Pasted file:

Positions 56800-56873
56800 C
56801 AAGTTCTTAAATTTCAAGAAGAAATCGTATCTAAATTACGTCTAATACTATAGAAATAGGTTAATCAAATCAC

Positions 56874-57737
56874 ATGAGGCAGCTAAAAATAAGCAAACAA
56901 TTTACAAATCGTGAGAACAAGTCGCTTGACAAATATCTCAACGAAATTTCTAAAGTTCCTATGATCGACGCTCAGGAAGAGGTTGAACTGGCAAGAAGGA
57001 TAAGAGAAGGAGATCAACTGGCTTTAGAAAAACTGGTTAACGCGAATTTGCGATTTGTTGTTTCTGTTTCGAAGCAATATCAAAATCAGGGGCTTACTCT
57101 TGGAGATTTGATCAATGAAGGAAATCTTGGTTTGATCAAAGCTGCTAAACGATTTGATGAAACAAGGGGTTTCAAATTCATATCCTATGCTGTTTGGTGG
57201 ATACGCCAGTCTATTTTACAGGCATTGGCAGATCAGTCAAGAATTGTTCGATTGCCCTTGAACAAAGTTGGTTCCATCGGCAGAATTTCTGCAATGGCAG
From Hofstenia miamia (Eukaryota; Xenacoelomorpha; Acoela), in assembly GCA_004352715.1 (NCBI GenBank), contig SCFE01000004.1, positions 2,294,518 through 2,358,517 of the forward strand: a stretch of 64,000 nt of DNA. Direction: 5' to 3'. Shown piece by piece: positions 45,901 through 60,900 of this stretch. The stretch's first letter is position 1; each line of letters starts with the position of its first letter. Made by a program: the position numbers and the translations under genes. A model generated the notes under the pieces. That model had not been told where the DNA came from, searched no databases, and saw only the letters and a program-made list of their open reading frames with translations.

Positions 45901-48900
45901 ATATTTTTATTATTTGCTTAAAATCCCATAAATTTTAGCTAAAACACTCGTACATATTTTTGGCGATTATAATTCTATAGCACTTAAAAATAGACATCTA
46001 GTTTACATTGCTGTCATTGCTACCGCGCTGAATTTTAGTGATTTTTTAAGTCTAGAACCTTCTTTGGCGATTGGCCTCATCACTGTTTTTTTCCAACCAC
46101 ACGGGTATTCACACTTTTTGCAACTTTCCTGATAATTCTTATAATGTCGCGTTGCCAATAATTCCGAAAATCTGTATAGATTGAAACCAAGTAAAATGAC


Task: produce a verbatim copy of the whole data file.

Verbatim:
Positions 56800-56873
56800 C
56801 AAGTTCTTAAATTTCAAGAAGAAATCGTATCTAAATTACGTCTAATACTATAGAAATAGGTTAATCAAATCAC

Positions 56874-57737
56874 ATGAGGCAGCTAAAAATAAGCAAACAA
56901 TTTACAAATCGTGAGAACAAGTCGCTTGACAAATATCTCAACGAAATTTCTAAAGTTCCTATGATCGACGCTCAGGAAGAGGTTGAACTGGCAAGAAGGA
57001 TAAGAGAAGGAGATCAACTGGCTTTAGAAAAACTGGTTAACGCGAATTTGCGATTTGTTGTTTCTGTTTCGAAGCAATATCAAAATCAGGGGCTTACTCT
57101 TGGAGATTTGATCAATGAAGGAAATCTTGGTTTGATCAAAGCTGCTAAACGATTTGATGAAACAAGGGGTTTCAAATTCATATCCTATGCTGTTTGGTGG
57201 ATACGCCAGTCTATTTTACAGGCATTGGCAGATCAGTCAAGAATTGTTCGATTGCCCTTGAACAAAGTTGGTTCCATCGGCAGAATTTCTGCAATGGCAG
From Hofstenia miamia (Eukaryota; Xenacoelomorpha; Acoela), in assembly GCA_004352715.1 (NCBI GenBank), contig SCFE01000004.1, positions 2,294,518 through 2,358,517 of the forward strand: a stretch of 64,000 nt of DNA. Direction: 5' to 3'. Shown piece by piece: positions 45,901 through 60,900 of this stretch. The stretch's first letter is position 1; each line of letters starts with the position of its first letter. Made by a program: the position numbers and the translations under genes. A model generated the notes under the pieces. That model had not been told where the DNA came from, searched no databases, and saw only the letters and a program-made list of their open reading frames with translations.

Positions 45901-48900
45901 ATATTTTTATTATTTGCTTAAAATCCCATAAATTTTAGCTAAAACACTCGTACATATTTTTGGCGATTATAATTCTATAGCACTTAAAAATAGACATCTA
46001 GTTTACATTGCTGTCATTGCTACCGCGCTGAATTTTAGTGATTTTTTAAGTCTAGAACCTTCTTTGGCGATTGGCCTCATCACTGTTTTTTTCCAACCAC
46101 ACGGGTATTCACACTTTTTGCAACTTTCCTGATAATTCTTATAATGTCGCGTTGCCAATAATTCCGAAAATCTGTATAGATTGAAACCAAGTAAAATGAC